Anonymous offshoot CabinCr3w disbands

Tension and recent arrests were apparently behind the decision, which was announced via YouTube. 

In the face of arrests and infighting, one Anonymous offshoot is calling it quits.

Started in fall 2011, the hacktivist group known as CabinCr3w appeared to be an informational mouthpiece, sharing tweets, news, and leaked documents relevant to Anonymous and Occupy Wall Street activities.  

It is unclear when CabinCr3w turned into a “hacking crew,” but two members, John Anthony Borell III of Toledo, Ohio and Texan Higinio O. Ochoa III, were recently arrested for cyber-crime activities.  

The arrests, combined with what appears to be tension in the group, has forced CabinCr3w to disband. In true Anonymous fashion, the group made the announcement April 16 via YouTube.

Titled “CabinCr3w Final Message,” the two-minute address explains CabinCr3w will disseminate back into the “larger collective” over strains from the Portal song “Still Alive.”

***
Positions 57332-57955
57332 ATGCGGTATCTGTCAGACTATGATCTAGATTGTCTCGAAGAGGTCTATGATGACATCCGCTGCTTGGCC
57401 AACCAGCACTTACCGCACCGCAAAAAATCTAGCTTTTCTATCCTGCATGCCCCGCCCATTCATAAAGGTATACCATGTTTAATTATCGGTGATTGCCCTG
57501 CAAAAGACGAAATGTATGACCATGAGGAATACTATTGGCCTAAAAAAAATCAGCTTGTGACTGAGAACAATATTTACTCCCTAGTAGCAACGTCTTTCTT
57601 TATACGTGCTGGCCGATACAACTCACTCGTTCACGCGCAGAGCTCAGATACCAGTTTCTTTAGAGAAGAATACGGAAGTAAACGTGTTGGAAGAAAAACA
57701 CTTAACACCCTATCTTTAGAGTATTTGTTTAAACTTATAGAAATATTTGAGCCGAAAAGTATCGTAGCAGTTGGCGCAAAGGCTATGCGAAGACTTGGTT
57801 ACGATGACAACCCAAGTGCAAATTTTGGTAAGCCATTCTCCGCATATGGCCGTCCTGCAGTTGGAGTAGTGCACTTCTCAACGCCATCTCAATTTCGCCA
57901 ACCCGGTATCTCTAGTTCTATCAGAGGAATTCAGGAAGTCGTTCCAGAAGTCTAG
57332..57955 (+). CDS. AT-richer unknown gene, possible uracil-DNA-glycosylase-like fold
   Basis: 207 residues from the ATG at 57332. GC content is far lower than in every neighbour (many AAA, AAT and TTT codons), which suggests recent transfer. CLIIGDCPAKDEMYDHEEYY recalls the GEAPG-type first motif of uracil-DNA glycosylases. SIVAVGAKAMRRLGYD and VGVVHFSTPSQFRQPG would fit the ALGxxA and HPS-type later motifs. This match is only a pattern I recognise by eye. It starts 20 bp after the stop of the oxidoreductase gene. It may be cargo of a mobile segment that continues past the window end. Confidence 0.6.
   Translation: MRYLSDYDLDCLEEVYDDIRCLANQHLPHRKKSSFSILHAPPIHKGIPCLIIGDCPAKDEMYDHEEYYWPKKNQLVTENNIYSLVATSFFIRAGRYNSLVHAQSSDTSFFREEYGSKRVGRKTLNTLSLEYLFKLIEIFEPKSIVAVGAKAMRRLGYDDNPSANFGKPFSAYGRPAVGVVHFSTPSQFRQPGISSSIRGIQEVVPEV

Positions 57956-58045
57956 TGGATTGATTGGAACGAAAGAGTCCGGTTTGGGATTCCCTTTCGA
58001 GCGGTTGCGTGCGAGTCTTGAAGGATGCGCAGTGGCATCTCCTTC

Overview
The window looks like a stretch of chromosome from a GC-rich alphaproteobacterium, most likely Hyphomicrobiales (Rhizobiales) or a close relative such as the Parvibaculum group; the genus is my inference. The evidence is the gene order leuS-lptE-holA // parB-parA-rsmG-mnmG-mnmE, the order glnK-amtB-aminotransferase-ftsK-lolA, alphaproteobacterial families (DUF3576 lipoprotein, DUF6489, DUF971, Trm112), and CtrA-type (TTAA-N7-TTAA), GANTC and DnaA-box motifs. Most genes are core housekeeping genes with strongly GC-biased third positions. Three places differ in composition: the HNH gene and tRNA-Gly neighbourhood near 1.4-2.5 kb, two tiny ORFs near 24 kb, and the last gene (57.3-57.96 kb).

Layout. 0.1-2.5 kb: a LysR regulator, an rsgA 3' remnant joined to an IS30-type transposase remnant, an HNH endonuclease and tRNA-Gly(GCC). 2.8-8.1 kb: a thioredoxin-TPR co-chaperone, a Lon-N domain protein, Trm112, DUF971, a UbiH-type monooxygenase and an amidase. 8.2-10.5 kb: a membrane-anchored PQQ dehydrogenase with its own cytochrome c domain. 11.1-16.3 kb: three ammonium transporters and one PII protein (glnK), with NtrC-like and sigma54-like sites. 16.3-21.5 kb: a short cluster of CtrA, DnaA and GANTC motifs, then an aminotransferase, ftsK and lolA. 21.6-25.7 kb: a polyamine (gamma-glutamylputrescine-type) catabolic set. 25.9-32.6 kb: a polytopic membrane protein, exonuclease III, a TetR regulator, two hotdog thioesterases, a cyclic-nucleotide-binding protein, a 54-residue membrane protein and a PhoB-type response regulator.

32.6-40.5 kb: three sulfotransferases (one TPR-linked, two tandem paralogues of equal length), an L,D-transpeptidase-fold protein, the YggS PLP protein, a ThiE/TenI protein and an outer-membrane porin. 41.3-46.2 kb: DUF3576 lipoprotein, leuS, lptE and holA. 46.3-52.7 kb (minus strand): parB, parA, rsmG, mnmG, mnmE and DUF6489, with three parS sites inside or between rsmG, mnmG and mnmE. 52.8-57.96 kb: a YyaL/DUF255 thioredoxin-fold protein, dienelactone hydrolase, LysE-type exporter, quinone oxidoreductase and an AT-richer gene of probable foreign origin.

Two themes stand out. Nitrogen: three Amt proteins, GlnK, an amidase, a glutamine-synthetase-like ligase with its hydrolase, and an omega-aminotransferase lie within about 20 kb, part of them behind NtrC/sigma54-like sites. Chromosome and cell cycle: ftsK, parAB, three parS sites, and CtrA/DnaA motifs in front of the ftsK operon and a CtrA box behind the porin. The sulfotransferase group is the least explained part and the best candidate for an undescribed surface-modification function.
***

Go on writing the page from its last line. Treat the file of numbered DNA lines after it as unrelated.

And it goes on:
While the CabinCr3w Twitter stream is claiming the video is not done by the CabinCr3w, every other member of the “crew” has taken to tweeting the video.

As one YouTuber, apparently in the know, explained in the comments, “[t]he person that has control over the CabinCr3w Twitter account … used it to screw over active CabinCr3w members - which are the people that actually wrote the press release.”

In the Daily Dot’s interview with a CabinCr3w member named MotorMouth in September, MotorMouth denied having any hacking abilities and declared himself a protest organizer. He said he wanted "to show people that Anonymous isn’t bad, or terrorists, or a threat to national security. We are trying some good work, and defend our rights the correct way.” 

Anonymous takes down CIA, MI6, and DOJ
It was a busy weekend for members of Anonymous around the globe. It was, presumably, an even busier weekend for system administrators in the CIA, the Department of Justice, and British spy service MI6, as they scrambled (unsuccessfully) to fight off distributed denial of service (DDOS) attacks that took their websites offline.
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